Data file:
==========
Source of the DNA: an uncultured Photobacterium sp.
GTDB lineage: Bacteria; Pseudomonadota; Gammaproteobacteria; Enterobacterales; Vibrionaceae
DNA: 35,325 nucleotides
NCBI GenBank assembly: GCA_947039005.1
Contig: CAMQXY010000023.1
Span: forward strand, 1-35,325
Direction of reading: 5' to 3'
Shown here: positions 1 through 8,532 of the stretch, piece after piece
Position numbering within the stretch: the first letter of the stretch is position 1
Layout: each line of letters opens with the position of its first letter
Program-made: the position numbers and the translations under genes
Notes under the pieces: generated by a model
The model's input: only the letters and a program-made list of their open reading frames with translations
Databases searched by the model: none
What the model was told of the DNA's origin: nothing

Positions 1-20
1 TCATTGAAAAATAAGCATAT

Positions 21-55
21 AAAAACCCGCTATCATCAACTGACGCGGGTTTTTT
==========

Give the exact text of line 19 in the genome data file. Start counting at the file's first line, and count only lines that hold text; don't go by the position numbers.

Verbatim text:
21 AAAAACCCGCTATCATCAACTGACGCGGGTTTTTT